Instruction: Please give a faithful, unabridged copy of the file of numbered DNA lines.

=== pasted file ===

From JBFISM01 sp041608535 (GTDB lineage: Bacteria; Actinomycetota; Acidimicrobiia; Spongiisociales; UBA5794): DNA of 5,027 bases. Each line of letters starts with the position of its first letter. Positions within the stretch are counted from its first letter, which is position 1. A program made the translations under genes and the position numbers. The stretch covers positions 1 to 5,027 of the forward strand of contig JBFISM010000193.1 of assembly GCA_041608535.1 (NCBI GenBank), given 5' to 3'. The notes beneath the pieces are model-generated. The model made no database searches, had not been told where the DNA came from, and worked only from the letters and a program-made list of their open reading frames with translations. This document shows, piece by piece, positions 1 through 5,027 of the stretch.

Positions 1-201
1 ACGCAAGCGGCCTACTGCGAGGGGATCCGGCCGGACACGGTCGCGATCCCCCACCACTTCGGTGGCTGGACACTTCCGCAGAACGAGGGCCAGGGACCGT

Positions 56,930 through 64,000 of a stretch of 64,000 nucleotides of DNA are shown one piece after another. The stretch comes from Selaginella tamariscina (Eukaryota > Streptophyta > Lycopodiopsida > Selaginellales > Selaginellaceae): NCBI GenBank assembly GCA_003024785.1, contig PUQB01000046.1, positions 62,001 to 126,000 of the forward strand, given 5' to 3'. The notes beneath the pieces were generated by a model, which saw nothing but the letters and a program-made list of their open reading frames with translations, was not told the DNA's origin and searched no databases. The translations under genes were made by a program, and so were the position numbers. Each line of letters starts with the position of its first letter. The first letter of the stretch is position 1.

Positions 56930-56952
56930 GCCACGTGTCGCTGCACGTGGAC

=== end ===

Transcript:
From JBFISM01 sp041608535 (GTDB lineage: Bacteria; Actinomycetota; Acidimicrobiia; Spongiisociales; UBA5794): DNA of 5,027 bases. Each line of letters starts with the position of its first letter. Positions within the stretch are counted from its first letter, which is position 1. A program made the translations under genes and the position numbers. The stretch covers positions 1 to 5,027 of the forward strand of contig JBFISM010000193.1 of assembly GCA_041608535.1 (NCBI GenBank), given 5' to 3'. The notes beneath the pieces are model-generated. The model made no database searches, had not been told where the DNA came from, and worked only from the letters and a program-made list of their open reading frames with translations. This document shows, piece by piece, positions 1 through 5,027 of the stretch.

Positions 1-201
1 ACGCAAGCGGCCTACTGCGAGGGGATCCGGCCGGACACGGTCGCGATCCCCCACCACTTCGGTGGCTGGACACTTCCGCAGAACGAGGGCCAGGGACCGT

Positions 56,930 through 64,000 of a stretch of 64,000 nucleotides of DNA are shown one piece after another. The stretch comes from Selaginella tamariscina (Eukaryota > Streptophyta > Lycopodiopsida > Selaginellales > Selaginellaceae): NCBI GenBank assembly GCA_003024785.1, contig PUQB01000046.1, positions 62,001 to 126,000 of the forward strand, given 5' to 3'. The notes beneath the pieces were generated by a model, which saw nothing but the letters and a program-made list of their open reading frames with translations, was not told the DNA's origin and searched no databases. The translations under genes were made by a program, and so were the position numbers. Each line of letters starts with the position of its first letter. The first letter of the stretch is position 1.

Positions 56930-56952
56930 GCCACGTGTCGCTGCACGTGGAC